Scott – Playing God is a con-man/heist movie that delves into some deep waters regarding grief & suffering. Two sibling fraternal twins attempt to pull off a “spiritual con” where they scam a grieving billionaire in search of answers to why his young daughter died. They convince him they know god, and recruit their old mentor to play the role of “god”. We wanted to make something that paid homage to the tropes of the genre but break through the genre with some thought-provoking theological concepts. We want people to walk away from the film being entertained by a good story, but also to have a discussion about grief, suffering… how it shapes our lives and our faith… or our lack of faith. It’s a timeless universal discussion… the “great question” of if there is a God, and he if is good, how do bad things happen? All that wrapped inside a con-man/heist movie. It’s different, but we tried to make it fun. And hopefully inspiring in some way.
What path did your career take after graduating from LSU?
Scott – I discovered I wanted to make films during my senior year and instead of going to a graduate film school program, I decided to jump in with both feet and just start making stuff. I was fortunate enough to make films for a large church in Houston, and that’s where I learned how to tell stories both in documentary and narrative form. I also did a lot of work for non-profits and in the commercial space where I got to tell stories and continue to grow in my craft. We formed our production company, Watershed Motion Pictures, a few years ago, and Playing God was our first feature.
What made you decide to become a writer and film director?
Scott – Ever since I was a kid, I had always dreamed of somehow being involved in movies. I had a video store at the front of my street, and I would rob my dad’s change jar to rent movies all the time. I focused on the arts at LSU and got passionate about music, but I knew it wasn’t my calling. I soon discovered by goofing off with my roommates, that I loved the fun of making little movies with a camcorder. I was hooked. I’ve never stopped since then.
If you weren’t a writer and film director, what would you be doing?
Scott – It’s hard to imagine doing anything else, but maybe something with design or music. Or perhaps I’d be a professional disc golf player. I love me some disc golf.
Do you have a mentor that helped you along the way?
Scott – Yes… his name is the internet. Honestly, I discovered that you could figure out how to do anything via the internet very early in my career. I learned how to edit and shoot by watching and imitating people online. So many people are generous by posting what they’ve learned. I am still learning on a daily basis via podcasts and YouTube. I focus now mostly on writing and also just watching a lot of movies and shows.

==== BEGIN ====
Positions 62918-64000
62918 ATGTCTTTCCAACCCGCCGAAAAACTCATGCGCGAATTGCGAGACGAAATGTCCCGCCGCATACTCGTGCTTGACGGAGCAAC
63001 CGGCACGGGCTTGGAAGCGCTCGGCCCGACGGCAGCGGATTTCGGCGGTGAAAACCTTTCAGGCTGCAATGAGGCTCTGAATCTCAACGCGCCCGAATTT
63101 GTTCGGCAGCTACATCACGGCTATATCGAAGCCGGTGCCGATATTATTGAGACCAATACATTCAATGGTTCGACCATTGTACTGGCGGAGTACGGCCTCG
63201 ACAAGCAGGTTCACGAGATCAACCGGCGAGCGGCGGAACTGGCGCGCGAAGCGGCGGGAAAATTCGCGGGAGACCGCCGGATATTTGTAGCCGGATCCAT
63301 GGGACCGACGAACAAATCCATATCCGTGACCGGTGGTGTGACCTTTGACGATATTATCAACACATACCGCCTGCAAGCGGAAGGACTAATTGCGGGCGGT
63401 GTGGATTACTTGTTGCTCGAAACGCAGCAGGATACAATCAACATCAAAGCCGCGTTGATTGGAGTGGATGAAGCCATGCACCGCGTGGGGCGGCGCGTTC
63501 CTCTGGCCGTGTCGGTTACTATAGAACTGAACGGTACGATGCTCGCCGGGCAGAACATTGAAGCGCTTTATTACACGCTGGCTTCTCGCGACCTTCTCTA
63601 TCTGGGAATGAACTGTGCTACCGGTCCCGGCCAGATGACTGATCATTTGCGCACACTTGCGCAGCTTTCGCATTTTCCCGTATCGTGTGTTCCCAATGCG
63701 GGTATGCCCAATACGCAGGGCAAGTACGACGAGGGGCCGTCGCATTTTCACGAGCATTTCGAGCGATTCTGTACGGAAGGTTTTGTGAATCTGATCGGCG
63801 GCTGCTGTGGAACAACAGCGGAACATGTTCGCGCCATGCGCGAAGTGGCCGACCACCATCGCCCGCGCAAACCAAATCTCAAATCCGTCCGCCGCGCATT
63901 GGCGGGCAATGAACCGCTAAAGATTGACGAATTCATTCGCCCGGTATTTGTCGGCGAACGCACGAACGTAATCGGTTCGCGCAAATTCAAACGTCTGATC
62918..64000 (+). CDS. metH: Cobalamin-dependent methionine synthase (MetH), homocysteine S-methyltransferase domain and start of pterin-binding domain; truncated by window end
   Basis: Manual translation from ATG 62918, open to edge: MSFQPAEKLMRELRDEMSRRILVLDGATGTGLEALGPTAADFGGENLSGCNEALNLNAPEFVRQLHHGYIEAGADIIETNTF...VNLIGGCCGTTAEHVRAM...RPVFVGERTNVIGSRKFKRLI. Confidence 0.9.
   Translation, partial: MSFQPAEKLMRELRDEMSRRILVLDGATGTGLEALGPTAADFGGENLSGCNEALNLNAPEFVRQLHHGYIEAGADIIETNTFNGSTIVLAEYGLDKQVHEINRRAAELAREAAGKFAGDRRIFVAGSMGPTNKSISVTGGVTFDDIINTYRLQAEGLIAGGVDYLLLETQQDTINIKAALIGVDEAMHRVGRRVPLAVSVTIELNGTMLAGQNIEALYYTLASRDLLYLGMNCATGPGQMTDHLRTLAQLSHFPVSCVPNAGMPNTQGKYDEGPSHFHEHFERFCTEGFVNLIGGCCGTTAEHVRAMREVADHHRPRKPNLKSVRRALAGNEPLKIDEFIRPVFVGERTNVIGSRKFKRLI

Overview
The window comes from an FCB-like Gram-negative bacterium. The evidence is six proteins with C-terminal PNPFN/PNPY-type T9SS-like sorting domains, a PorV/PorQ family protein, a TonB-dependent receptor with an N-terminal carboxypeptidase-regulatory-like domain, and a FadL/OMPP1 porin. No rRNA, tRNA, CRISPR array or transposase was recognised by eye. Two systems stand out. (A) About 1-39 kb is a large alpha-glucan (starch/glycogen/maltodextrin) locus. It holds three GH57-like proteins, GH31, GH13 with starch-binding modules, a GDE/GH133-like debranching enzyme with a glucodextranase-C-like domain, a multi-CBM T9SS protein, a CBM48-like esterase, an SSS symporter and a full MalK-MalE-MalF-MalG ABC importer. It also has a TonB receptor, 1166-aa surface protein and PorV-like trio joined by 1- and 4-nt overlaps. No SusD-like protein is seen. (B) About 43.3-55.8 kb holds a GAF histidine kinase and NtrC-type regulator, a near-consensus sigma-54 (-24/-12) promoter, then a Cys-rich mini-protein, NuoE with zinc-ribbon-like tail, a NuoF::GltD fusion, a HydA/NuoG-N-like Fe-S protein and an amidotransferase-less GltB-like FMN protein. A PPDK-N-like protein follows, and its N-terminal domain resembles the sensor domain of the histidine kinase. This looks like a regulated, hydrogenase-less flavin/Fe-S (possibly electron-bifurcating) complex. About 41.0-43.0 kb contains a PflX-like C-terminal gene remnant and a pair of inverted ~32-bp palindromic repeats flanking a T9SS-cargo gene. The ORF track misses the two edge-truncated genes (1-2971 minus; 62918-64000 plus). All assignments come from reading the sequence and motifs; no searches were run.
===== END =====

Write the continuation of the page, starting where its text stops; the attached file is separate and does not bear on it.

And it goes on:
When you were at LSU, where was your favorite spot on campus?
Scott – I loved riding my scooter through the quad. Seriously, back in 2000 when razors weren’t a thing. I had a thick tire scooter I could do tricks on and people would call me Scoot. I was super cool zipping around on that thing… or at least that’s what I tell my kids. It got me zero dates, but I got to class on time!
If you could give one piece of advice to entering freshmen what would it be?
Scott – Find your tribe. It’s so important to find like-minded people that share your values and bring joy to your life. College at LSU was one of the best times of my life because we had such a tight group of friends at the BCM. Also, go easy on the carbs. Scratch that, you’ll have plenty of time to skip the carbs, so load up while you're young baby!
What is your favorite part of your career?
Scott - Being creative every day, working with great collaborators, and having a flexible schedule.
What do you miss most about LSU?
Scott - I miss the people and the culture, but one thing I often think about is waking up on a Saturday and all hanging out before a home game. There is just something about LSU football and home games that is incredibly special. There is nothing like it. Geaux Tigers.
What makes you proud to be an lsu alumnus?
Scott - I think LSU alums are diverse, cultured, hard-working, and creative. I have many friends in Houston that graduated from LSU, and there isn’t one bad apple in the bunch. LSU is good people.
To learn more about Scott Brignac and his work, click here.